The students then answer two questions: “Which pattern most closely resembles the star’s spectrum?” and “From the data you have compiled, what are stars made of?” The answer to both questions is hydrogen. “And stars are just that — gigantic balls of hydrogen,” Schmelz says.

Without realizing it, these students just received a crash course in astrophysics from a NASA researcher.

Schmelz also tells them about her quest to unravel one of the longest-standing mysteries in astronomy. Flashing a vibrant photo of red and orange, she shows the students an X-ray image of the sun’s atmosphere — the corona — the subject of her research for NASA.

Schmelz slideshow
After a slideshow, Schmelz leads a question and answer session with the students.

“At the surface, the sun is about 5,000 degrees Fahrenheit,” she says, “but the corona is much, much hotter — about 1 million degrees, and no one can explain why.”

Searching for answers to the “longest-standing” astronomical mystery is one reason Schmelz is at the University. After earning her Ph.D. in astronomy from Penn State, she worked at NASA, where she helped operate the Solar Maximum Mission satellite. Now, she’s conducting research and teaching astronomy classes at The U of M.

After the brief workshop, students have begun to understand just a bit about astronomy and physics and the everyday importance of science in their own lives. Schmelz encourages them to think about taking more science classes.

Accompanied by their teachers, the students spend about an hour with Schmelz. Her program is flexible enough to accommodate the attention spans and needs of the students.

“The length depends on them and the questions they ask,” she says. “Usually, I get a lot of questions, but occasionally they won’t ask any. I tailored the program so I can make it as long or as short as they want.”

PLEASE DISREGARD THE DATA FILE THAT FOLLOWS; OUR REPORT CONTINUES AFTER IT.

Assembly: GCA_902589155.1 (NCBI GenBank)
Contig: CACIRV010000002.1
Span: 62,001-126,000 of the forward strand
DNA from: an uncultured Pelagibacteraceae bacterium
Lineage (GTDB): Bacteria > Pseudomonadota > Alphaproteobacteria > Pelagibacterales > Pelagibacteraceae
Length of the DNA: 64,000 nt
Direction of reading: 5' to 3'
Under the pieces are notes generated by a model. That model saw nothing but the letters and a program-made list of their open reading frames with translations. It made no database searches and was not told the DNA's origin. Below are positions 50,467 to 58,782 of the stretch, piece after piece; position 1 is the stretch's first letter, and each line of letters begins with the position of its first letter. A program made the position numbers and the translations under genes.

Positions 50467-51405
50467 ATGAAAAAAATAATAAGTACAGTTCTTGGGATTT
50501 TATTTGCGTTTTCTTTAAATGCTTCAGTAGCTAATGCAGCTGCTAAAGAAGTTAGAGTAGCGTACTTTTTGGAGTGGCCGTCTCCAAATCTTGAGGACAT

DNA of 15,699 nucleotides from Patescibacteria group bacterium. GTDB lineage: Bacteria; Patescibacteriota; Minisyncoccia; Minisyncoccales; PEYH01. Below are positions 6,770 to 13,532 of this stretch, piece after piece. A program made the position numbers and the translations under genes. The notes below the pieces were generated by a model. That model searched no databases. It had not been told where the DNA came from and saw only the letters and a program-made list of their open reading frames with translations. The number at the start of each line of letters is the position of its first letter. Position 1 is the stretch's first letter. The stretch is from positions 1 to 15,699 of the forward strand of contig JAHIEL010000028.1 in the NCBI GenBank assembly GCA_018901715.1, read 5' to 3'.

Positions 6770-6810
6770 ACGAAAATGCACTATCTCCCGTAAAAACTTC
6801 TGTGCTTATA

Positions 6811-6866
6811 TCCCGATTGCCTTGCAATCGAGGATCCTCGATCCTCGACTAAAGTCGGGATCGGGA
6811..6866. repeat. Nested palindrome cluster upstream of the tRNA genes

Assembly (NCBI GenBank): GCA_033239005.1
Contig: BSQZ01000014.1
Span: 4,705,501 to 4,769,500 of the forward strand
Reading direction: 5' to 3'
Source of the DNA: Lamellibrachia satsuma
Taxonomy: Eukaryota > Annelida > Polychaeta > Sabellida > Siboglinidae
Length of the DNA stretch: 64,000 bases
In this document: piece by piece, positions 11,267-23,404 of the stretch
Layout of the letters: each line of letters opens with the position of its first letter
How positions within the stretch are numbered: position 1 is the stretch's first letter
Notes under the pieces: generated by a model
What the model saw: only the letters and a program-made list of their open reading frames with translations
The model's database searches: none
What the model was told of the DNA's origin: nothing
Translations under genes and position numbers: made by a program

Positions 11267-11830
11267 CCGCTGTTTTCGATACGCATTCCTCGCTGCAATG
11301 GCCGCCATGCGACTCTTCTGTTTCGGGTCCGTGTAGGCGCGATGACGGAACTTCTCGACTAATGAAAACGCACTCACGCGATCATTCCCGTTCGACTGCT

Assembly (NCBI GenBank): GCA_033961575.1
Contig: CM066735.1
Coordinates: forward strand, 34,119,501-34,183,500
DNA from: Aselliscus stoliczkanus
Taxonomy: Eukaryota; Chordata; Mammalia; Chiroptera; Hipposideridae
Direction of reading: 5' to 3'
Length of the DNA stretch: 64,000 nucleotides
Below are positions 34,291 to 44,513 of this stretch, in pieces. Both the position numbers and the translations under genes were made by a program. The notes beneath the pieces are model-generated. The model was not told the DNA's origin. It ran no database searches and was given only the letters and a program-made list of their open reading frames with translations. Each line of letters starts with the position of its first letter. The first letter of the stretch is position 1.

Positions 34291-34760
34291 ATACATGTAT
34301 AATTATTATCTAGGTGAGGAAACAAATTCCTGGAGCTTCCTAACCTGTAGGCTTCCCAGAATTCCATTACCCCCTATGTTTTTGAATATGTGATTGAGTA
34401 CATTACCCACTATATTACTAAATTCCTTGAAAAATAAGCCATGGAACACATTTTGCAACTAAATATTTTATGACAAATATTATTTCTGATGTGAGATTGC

The students have questions about the diffraction grating, the stars and the planets. Most of them know about white dwarfs and black holes.

They also know the order of the planets and can recite them for Schmelz. But they are intrigued by her offer to show them more.

Schmelz leads them further on the journey through the galaxy and beyond. She shows them pictures of newborn stars and dying stars. She explains the science behind black holes and what’s next in space exploration.

The students are interested, which is exactly Schmelz’ aim in developing her program. She hopes their interest carries into their schoolwork and the choices they’ll make for college.

“We need to cultivate the next generation of scientists,” she says, “and this is just one way to do that.”

At the end of the hour, the students’ interest in science seems to mount; as she sends them back to their schools, she encourages them to continue to think about the mysteries in science.

Only a handful of students go on to study astrophysics at the university level. But the choices that lead them to careers are made early, and she hopes the day’s presentation will steer at least a few of them into the realm of science.